Label Roundup: Majestic Mountain Records – Bogwife, Redscale, Jointhugger, & Grand Cadaver (Reviews)

Wonderbox Metal gets sent a lot of new music, (which is great), but there’s no way that everything can get covered unfortunately, (which is not so great). This new column hopes to redress this balance, if only slightly, by taking a look at a handful of releases that a record label has recently sent out that might have otherwise slipped through the cracks.

This time we’ll take a look at some releases from Majestic Mountain Records, which is a record label that I’ve only really just discovered via the wonderful Kal-El. I know nothing about the label, but I like what I’m hearing, so let’s delve into some of what they have to offer below… Continue reading “Label Roundup: Majestic Mountain Records – Bogwife, Redscale, Jointhugger, & Grand Cadaver (Reviews)”

A Thousand Sufferings – Bleakness (Review)

A Thousand Sufferings - BleaknessThis is the second album from A Thousand Sufferings, a Belgian blackened doom band.

We last heard from A Thousand Sufferings in 2015 with their debut album Burden. This was a dark slab of doom/sludge metal, and with Bleakness A Thousand Sufferings have capitalised on the strengths of that early record and produced 41 minutes of tortured and pained heavy music. Continue reading “A Thousand Sufferings – Bleakness (Review)”

The 69 Eyes – The Best of Helsinki Vampires (Review)

The 69 EyesThe 69 Eyes are from Finland and play Gothic Rock.

This is a pretty epic Best Of album, spanning 28 tracks across 25 years. Most bands will never be that prolific.

I haven’t actually heard The 69 Eyes before but they’re certainly a band I’ve been aware of.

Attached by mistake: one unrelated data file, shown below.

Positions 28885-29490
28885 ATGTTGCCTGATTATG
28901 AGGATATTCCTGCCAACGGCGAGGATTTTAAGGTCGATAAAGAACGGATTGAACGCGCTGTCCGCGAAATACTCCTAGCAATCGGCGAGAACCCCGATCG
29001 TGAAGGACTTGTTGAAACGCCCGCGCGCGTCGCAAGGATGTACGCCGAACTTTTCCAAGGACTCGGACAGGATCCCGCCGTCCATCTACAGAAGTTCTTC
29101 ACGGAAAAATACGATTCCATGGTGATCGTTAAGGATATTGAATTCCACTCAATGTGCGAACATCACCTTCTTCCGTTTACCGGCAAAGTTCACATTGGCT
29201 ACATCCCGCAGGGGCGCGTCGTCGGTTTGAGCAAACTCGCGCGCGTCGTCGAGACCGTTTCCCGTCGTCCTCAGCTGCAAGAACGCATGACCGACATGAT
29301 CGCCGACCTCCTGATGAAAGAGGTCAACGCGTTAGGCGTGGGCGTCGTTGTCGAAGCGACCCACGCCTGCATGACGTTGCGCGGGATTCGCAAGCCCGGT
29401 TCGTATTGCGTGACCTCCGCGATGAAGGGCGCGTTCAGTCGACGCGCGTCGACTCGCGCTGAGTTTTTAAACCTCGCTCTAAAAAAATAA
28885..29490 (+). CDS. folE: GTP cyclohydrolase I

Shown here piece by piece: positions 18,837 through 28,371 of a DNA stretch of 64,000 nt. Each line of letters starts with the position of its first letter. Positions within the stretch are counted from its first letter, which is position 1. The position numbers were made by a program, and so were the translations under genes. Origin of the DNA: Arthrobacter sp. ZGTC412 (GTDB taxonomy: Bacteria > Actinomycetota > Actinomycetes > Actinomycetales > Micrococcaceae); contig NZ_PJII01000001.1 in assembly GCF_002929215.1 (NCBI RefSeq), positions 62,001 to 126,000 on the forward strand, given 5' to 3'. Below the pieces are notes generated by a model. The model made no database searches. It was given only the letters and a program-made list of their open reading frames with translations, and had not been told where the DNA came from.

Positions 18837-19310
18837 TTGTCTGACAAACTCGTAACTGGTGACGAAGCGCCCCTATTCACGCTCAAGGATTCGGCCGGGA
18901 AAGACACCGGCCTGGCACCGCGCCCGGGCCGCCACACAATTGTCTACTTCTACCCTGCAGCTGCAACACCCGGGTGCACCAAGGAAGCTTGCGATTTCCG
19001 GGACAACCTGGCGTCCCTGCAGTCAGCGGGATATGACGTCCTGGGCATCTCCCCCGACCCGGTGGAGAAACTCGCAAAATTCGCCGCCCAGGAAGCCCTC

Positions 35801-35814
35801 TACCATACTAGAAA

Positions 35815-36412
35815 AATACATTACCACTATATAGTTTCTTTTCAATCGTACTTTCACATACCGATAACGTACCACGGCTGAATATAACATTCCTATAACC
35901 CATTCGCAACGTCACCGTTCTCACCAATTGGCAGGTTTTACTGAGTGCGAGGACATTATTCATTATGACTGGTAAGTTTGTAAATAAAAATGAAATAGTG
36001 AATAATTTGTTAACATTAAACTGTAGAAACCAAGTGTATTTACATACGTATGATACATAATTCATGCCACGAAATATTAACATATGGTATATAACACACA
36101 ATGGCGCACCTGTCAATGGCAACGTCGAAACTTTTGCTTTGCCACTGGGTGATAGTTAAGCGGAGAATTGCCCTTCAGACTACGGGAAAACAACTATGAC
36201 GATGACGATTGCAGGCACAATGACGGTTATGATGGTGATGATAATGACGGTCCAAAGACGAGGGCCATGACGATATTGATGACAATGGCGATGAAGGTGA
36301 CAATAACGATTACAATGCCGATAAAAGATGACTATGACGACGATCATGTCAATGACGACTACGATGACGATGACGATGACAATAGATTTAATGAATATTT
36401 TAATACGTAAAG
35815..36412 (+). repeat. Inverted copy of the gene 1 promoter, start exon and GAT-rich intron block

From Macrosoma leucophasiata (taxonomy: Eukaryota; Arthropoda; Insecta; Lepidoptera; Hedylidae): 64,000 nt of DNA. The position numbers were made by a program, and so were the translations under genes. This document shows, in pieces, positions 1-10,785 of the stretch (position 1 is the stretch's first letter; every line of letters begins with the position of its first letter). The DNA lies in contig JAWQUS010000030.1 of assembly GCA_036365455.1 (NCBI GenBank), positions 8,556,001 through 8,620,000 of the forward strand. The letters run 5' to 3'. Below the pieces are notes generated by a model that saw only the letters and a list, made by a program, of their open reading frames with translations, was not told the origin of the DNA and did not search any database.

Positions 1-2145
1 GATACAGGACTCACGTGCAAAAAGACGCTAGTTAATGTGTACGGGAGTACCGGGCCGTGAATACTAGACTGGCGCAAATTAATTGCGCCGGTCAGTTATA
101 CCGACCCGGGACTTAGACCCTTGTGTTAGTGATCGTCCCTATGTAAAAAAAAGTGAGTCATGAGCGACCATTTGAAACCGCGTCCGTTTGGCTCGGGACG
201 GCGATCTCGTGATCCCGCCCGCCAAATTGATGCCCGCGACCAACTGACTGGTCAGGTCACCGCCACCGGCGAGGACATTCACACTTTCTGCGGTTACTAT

As is the case with Best Of albums like this it’s essentially a greatest hits package, and the quality of the songs reflect this.

It shows a remarkable consistency over the band’s long career. Times, style and fortunes may shift and change, but a good song is a good song regardless.

These are catchy, memorable, Gothic-infused Rock songs with personality and choruses aplenty.

The singer has that kind of deep, charismatic voice that is essential for this kind of music and it’s easy to see why he has captivated so many hearts over the decades with his vocal performance.

There is a lot of music on this release, almost 2 hours in total. But even given the constraints of the genre there’s a decent amount of variety here, with everything from up-tempo rockers, moody slower songs and outright ballads getting a chance to shine. The band have suffered no shortage of inspiration over the years, that’s apparent.

From my own point of reference, they combine elements of HIM, Ashbury Heights, Mono Inc., Paradise Lost, Tiamat, Type O Negative, Moonspell and Sentenced; although I’m well aware that it’s probably the other way around in reality.

With such a wealth of riches in one package, if this is your kind of music then it’s hard to go wrong with The Best of Helsinki Vampires.

I’m sold. Sign me up.